After many years of blogging, and consistent with my desire to move toward retirement, we have ended the Insights blog. Thanks to Doug Bedell for his years of blog support.

Ready, Write, Aim – No, That’s Not It

Posted on April 8, 2016
Filed Under Communication, The Writing Life | Leave a Comment

What’s the most important element in starting a technical writing task? (Or any other, for that matter.) Why, it’s your aim, of course. “What am I trying to accomplish with this? Where are we headed?” Putting first things first requires that you have a good fix on what you’re aiming for before you start doing it.

Don’t be the kind of writer who just tries to fill space – that won’t have a worthwhile outcome. We used to do editorial writing, with a wide column of empty space to be filled daily. But filling that space wasn’t, or shouldn’t have been, our aim. Having something to say was what benefitted readers, sharpened their perceptions and expectations of us. That was, or should have been, our real aim.

Such thoughts occurred (again) while reading Neal Caplan’s post “…You’re Not Good Enough.” Being judged by other people’s standards is okay, so long as you all have the same aim. But if you don’t, watch out. You may get to where they’re headed and find, pretty quickly, that it’s not where you need to be. It’s all in your aim.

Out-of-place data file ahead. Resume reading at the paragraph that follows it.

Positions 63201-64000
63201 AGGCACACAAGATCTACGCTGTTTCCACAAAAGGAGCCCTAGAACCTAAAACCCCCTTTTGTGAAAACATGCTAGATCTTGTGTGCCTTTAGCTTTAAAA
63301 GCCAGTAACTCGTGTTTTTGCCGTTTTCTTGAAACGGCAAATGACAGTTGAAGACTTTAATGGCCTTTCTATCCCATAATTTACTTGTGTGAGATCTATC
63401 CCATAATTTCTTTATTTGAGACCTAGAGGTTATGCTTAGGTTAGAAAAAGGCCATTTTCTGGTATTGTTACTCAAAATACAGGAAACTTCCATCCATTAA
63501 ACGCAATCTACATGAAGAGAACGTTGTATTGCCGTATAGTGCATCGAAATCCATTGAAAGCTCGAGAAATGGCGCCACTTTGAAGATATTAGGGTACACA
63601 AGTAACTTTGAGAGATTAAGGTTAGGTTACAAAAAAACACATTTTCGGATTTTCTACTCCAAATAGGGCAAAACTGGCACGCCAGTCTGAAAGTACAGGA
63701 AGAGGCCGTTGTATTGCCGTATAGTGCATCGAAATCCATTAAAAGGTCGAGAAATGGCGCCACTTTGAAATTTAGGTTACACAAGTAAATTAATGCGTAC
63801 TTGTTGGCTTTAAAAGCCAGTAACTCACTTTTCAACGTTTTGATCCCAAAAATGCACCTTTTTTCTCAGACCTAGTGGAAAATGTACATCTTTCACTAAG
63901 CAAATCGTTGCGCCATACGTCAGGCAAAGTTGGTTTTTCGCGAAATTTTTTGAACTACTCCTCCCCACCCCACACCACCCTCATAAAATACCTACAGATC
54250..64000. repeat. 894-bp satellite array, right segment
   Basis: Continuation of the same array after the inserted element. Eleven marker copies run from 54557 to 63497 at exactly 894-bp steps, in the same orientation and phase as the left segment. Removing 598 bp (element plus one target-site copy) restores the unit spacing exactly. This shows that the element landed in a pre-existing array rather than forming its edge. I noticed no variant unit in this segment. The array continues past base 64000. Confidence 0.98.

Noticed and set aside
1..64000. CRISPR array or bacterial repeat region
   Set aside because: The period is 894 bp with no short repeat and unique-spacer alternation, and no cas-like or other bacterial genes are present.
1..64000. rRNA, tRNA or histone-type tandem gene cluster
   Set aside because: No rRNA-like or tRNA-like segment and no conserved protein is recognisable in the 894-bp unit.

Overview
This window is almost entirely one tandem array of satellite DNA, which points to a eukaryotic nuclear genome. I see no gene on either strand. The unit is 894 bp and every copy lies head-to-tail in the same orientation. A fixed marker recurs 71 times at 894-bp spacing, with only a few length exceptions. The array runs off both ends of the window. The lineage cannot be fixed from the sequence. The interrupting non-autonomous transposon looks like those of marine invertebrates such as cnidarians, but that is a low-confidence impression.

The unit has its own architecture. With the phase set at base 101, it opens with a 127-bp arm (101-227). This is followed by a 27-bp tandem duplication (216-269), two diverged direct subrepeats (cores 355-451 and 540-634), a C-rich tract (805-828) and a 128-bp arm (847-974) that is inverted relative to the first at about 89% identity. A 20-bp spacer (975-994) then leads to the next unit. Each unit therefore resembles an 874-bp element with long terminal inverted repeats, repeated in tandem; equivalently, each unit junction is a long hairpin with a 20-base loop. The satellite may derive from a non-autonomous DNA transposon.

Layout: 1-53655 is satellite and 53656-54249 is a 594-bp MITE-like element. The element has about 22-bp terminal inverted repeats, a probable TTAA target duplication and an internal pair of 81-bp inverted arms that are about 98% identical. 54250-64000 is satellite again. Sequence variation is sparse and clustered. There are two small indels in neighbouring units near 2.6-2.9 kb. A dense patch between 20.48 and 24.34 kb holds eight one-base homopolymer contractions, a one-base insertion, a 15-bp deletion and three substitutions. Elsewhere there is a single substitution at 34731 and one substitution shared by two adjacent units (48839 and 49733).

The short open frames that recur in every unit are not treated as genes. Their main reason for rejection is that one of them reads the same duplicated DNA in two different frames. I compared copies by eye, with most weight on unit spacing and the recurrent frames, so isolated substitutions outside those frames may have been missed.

Taking careful aim shouldn’t be any different for technical writers than anyone else. What in the way of writing crisp, efficient documentation should be your intent on behalf of those who will be using it? Don’t just start spieling out directions. They may get pretty roundabout.

“As nice as it is to hold a copy of a book that you wrote,” Neal notes, “it’s not so nice to tell your customers that they MUST read that book before they can use your product. Or, more likely, that shelf full of books. This is the opposite of ‘just in time’ help: it’s ‘become an expert on this product before you ever think about touching the UI.’”

Your aim isn’t to help colleagues become expert at what you’re doing, but to become better at what they’re trying to accomplish. There’s always more to discover, learn and know. The real question is: to what end? What are you aiming for, organizationally and individually? Keep focused on that; it’s what matters most. – Doug Bedell


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